With the Lviv Philharmonic, Kuchar led recent recordings for Toccata Classics of orchestral works by Thomas de Hartmann (1884-1956), a Ukrainian composer who is “the greatest discovery of my musical existence,” the conductor said. “His Violin Concerto is sensational. It was offered to presenters as part of the tour repertoire, but because he’s an unknown name, it wasn’t asked for except by the University of Massachusetts.” Andriy Tchaikovsky is the soloist in the Hartmann Violin Concerto Feb. 10 in Amherst, Mass.

Because there are only 66 musicians on the tour, the Lviv Philharmonic seemed a bit underpowered at times, and all the hours they spent in the buses crisscrossing Florida took a toll. The French horns and brass sounded tired and imprecise in the Venice curtain-raiser, Brahms’ “Tragic” Overture. But the orchestra rebounded strongly in the Brahms Violin Concerto, with Luchenko as soloist. The performance was enthralling, from her slashing traversal of the Joachim cadenza to the keening emotion she brought to the slow movement, and the orchestra shone in the rousing finale.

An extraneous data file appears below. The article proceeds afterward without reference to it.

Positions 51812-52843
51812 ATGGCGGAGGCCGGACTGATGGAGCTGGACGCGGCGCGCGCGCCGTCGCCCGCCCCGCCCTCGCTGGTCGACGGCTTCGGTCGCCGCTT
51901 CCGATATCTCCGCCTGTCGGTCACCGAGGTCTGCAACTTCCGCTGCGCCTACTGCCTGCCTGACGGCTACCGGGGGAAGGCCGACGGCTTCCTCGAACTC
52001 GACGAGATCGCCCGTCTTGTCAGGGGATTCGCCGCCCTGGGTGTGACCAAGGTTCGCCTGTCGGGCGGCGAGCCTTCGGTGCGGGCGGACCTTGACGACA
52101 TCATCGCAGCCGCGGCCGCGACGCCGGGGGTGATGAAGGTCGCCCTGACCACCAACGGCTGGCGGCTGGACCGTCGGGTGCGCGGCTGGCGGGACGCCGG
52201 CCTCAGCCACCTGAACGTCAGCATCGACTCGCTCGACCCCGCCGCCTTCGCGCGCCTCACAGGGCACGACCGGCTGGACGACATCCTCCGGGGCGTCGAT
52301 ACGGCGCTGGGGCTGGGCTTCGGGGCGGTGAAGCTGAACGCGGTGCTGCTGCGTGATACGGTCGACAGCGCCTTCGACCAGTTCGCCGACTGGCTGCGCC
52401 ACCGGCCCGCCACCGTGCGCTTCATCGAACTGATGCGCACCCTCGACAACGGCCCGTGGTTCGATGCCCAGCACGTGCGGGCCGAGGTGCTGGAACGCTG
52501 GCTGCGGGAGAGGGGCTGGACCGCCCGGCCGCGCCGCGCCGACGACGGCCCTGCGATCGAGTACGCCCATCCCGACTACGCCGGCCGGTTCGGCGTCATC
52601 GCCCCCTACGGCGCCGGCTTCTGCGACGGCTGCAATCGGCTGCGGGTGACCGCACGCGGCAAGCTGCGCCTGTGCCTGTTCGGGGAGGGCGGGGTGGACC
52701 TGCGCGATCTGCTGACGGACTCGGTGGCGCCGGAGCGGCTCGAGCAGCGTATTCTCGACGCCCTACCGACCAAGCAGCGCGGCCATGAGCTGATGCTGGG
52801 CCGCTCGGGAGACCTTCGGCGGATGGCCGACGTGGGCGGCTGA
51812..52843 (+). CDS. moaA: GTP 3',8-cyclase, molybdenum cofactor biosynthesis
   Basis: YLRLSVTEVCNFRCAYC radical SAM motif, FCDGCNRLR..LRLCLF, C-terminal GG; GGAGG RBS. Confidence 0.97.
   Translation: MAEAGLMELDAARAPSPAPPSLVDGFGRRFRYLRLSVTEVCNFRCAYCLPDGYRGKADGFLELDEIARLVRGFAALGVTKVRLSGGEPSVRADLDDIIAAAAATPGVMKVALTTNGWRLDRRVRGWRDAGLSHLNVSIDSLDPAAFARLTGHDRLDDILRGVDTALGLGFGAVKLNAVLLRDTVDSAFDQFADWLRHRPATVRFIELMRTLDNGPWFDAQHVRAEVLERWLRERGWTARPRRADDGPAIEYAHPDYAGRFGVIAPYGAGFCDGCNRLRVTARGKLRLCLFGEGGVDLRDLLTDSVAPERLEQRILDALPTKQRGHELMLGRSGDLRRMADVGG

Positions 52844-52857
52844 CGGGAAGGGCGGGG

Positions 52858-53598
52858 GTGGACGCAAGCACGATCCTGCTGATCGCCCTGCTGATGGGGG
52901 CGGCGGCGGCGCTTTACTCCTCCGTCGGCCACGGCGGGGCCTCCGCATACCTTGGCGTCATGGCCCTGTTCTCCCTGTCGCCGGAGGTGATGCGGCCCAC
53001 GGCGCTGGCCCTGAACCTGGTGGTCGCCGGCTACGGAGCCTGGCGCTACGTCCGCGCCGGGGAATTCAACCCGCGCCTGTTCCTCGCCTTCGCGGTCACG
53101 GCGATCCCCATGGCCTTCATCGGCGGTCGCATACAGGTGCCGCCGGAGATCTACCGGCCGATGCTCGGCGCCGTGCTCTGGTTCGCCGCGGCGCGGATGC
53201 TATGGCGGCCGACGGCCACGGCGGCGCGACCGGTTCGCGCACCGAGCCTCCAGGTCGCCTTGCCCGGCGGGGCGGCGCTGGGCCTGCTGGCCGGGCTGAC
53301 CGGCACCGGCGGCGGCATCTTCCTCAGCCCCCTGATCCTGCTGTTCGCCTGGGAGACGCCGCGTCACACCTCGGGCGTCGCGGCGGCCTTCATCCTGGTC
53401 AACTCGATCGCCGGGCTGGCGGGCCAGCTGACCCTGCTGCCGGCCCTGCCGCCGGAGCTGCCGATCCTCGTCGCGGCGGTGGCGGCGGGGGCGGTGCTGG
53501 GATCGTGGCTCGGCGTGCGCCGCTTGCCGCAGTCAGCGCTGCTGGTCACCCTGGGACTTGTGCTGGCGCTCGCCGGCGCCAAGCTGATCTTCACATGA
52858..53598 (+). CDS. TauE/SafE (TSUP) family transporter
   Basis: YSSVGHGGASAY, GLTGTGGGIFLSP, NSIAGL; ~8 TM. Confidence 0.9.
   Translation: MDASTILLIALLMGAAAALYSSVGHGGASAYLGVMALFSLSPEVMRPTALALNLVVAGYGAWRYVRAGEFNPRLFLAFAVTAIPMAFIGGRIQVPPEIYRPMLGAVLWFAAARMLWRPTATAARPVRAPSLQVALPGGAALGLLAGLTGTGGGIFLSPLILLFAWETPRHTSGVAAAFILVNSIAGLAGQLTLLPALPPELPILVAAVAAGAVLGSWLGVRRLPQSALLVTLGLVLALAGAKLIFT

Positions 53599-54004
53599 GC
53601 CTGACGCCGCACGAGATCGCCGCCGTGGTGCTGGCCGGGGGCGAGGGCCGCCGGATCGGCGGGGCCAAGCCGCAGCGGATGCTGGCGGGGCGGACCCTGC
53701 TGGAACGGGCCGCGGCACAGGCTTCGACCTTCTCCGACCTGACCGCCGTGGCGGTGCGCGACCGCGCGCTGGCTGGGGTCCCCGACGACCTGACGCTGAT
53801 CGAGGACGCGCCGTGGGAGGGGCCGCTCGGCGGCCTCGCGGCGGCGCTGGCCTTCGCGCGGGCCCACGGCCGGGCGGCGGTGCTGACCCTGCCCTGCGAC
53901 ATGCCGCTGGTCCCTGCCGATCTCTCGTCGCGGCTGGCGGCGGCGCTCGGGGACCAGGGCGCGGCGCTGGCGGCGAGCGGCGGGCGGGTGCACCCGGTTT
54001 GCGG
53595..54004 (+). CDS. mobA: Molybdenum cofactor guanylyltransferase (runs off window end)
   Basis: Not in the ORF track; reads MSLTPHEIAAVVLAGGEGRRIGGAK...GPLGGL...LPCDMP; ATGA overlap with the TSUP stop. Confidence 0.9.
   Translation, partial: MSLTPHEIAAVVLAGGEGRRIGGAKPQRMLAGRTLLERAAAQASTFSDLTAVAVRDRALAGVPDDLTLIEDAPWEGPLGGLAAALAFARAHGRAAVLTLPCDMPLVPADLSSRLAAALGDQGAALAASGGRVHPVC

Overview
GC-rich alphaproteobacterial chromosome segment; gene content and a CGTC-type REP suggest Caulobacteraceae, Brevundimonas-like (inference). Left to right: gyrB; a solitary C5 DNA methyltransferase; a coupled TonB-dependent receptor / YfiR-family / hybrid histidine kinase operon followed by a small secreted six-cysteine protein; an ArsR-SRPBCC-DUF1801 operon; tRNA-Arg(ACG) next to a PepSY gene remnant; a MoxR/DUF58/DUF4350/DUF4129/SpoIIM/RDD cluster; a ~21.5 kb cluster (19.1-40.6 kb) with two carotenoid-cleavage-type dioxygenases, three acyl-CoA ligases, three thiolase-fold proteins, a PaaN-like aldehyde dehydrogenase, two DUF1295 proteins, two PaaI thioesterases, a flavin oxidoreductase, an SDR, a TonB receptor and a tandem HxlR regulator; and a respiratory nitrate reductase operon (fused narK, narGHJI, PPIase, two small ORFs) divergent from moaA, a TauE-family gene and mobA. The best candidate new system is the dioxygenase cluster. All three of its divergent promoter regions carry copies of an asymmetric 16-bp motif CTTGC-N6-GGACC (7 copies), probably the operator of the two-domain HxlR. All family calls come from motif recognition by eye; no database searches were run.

The next day, I asked Luchenko if she could imagine playing the violin concertos of Tchaikovsky, Prokofiev, Shostakovich, and other Russian composers. “Not now,” she said. “Of course, I know these concertos. I’ve played them. But right now, as a Ukrainian, it is unthinkable to play this music. How could we Ukrainians play Russian music at the same time as Russians are trying to kill us? I think that playing Russian music should be forbidden worldwide as long as they engage in terrorism.”

Stanislav Khristenko, soloist in Brahms’ First Piano Concerto.